Kudos to making it through the high school madness! Your teen is heading off to college – and as nerve-wracking as that may be, it’s the ideal time to help them develop credit smarts. Discuss how late payments and over-limit fees can impact their credit scores and encourage them to build good credit habits right out of the gate. Then, when it comes time for them to rent an apartment, buy a car or even land their first professional job, they’ll have a head start on a good credit history that can open a lot of doors.
Equip your teen to navigate the credit world, both on- and off-campus, by sending them off with credit smarts!
CREDIT 101: Tips for college-bound teens
- A credit score is a lot like a GPA – the higher the number, the better. And certain activities that may seem harmless can actually trash your credit scores.
- DON’T apply for multiple credit cards at the same time. Every time you apply for a card, it triggers a credit inquiry. Having a slew of new inquiries hit your credit reports can hurt your scores and your ability to get future credit approval.
- Get ONE card that’s versatile enough to buy books, clothes, food, etc., and start using it. This doesn’t mean going on a shopping spree. Maxing out your card, or getting close to your limit, will lower your scores.
- Make small charges that you can afford to pay off each month. Your credit history will build as you pay down your balances in full every month.
- Pay your credit card bill on time! Responsible payment history is the biggest factor in building good credit. A single late payment reported by your creditors can lower your credit scores and will stay on your credit reports for seven years.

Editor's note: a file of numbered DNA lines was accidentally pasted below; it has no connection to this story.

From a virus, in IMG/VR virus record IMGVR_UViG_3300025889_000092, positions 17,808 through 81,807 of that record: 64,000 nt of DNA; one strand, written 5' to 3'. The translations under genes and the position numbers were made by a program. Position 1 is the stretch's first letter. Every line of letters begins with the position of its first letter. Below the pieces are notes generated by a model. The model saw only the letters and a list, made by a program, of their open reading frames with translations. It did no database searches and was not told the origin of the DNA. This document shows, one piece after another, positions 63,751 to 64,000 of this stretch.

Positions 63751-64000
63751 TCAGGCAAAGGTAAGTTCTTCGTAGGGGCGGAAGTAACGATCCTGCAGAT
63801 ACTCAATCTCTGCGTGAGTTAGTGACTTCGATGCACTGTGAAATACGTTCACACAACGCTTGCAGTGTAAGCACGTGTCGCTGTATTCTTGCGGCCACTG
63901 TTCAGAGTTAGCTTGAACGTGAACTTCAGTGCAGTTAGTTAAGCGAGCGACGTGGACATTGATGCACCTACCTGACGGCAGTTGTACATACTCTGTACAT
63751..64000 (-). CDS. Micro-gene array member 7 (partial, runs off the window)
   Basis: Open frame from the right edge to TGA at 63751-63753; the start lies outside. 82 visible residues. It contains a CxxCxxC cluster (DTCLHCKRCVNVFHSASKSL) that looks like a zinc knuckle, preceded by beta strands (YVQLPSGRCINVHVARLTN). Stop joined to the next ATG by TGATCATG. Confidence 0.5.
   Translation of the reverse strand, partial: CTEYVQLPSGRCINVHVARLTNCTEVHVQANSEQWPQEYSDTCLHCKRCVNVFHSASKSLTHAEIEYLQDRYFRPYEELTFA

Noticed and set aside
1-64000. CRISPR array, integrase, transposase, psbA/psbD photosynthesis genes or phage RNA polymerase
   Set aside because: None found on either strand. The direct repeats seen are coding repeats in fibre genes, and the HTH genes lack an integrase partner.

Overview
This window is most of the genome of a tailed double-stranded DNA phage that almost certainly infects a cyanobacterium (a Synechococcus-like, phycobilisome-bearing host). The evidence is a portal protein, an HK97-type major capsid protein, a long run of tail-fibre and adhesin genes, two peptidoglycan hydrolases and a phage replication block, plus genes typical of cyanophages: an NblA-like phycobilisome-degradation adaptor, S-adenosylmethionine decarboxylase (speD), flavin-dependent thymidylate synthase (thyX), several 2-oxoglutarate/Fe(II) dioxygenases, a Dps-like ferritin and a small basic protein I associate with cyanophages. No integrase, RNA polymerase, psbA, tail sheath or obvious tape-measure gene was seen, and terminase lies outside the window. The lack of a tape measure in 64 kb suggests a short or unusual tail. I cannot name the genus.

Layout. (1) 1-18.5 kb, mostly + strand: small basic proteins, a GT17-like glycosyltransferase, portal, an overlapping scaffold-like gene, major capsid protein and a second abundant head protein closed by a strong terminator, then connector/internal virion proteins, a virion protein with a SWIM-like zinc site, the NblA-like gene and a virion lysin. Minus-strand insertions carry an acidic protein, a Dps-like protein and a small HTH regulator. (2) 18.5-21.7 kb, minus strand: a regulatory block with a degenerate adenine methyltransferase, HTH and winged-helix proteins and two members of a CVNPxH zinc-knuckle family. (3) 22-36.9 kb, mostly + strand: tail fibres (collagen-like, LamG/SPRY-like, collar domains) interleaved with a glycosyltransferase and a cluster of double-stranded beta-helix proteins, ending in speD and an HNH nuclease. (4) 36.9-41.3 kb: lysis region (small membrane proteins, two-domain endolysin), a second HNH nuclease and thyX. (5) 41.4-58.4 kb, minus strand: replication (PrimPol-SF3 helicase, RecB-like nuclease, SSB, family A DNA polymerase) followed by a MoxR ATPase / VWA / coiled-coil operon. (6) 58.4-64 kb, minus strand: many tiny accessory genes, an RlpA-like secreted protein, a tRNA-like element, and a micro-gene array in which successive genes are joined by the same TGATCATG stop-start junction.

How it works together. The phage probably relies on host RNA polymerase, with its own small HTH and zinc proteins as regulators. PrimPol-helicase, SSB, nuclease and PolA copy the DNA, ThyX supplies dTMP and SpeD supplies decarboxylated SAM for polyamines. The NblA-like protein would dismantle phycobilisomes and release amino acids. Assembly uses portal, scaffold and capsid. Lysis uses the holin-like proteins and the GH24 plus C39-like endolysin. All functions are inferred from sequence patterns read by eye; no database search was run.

- Don’t leave your credit card out in plain sight – even in your dorm room or campus apartment. You don’t want to find out the hard way that you’ve been supporting the pizza habit of roommates and/or visitors.
- Check your credit reports for changes. If you see an account you didn’t open or other suspicious activity, someone could’ve hacked your identity.
- Make sure your payments are accurately reported. If a creditor mistakenly reports your on-time payment as late, you can easily file an online dispute to protect your scores.
- If you can’t yet qualify for your own credit card, you may be able to piggyback on your parents’ good credit history by becoming an Authorized User on their account. This will help you build your own credit history.
To reinforce good credit habits in your teen before they head to campus, it helps to lead by example. Walk your teen through the steps and benefits of regularly checking your own scores and reviewing your credit reports from all three bureaus: TransUnion®, Equifax® and Experian®. Encourage them to get in the habit of doing the same. And be sure to let them know that checking their own credit will never hurt their scores!